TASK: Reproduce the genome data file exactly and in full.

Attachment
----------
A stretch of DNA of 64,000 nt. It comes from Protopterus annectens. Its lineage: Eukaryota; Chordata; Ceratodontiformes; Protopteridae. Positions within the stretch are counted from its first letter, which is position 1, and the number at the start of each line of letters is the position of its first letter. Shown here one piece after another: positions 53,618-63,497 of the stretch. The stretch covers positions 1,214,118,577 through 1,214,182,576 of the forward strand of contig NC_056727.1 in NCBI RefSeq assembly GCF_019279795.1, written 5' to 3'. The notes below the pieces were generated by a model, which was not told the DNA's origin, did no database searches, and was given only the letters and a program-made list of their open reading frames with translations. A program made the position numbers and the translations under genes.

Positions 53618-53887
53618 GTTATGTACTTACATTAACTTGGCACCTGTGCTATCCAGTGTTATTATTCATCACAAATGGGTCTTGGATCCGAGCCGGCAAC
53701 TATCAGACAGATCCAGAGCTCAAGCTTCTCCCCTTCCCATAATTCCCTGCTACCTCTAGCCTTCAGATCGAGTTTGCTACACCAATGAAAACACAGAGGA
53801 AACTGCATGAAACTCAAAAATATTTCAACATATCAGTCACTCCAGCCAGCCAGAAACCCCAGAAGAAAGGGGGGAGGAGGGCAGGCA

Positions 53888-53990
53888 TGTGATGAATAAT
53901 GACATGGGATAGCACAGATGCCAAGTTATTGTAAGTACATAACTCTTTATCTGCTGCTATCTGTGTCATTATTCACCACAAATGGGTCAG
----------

A stretch of DNA of 64,000 nt. It comes from Protopterus annectens. Its lineage: Eukaryota; Chordata; Ceratodontiformes; Protopteridae. Positions within the stretch are counted from its first letter, which is position 1, and the number at the start of each line of letters is the position of its first letter. Shown here one piece after another: positions 53,618-63,497 of the stretch. The stretch covers positions 1,214,118,577 through 1,214,182,576 of the forward strand of contig NC_056727.1 in NCBI RefSeq assembly GCF_019279795.1, written 5' to 3'. The notes below the pieces were generated by a model, which was not told the DNA's origin, did no database searches, and was given only the letters and a program-made list of their open reading frames with translations. A program made the position numbers and the translations under genes.

Positions 53618-53887
53618 GTTATGTACTTACATTAACTTGGCACCTGTGCTATCCAGTGTTATTATTCATCACAAATGGGTCTTGGATCCGAGCCGGCAAC
53701 TATCAGACAGATCCAGAGCTCAAGCTTCTCCCCTTCCCATAATTCCCTGCTACCTCTAGCCTTCAGATCGAGTTTGCTACACCAATGAAAACACAGAGGA
53801 AACTGCATGAAACTCAAAAATATTTCAACATATCAGTCACTCCAGCCAGCCAGAAACCCCAGAAGAAAGGGGGGAGGAGGGCAGGCA

Positions 53888-53990
53888 TGTGATGAATAAT
53901 GACATGGGATAGCACAGATGCCAAGTTATTGTAAGTACATAACTCTTTATCTGCTGCTATCTGTGTCATTATTCACCACAAATGGGTCAG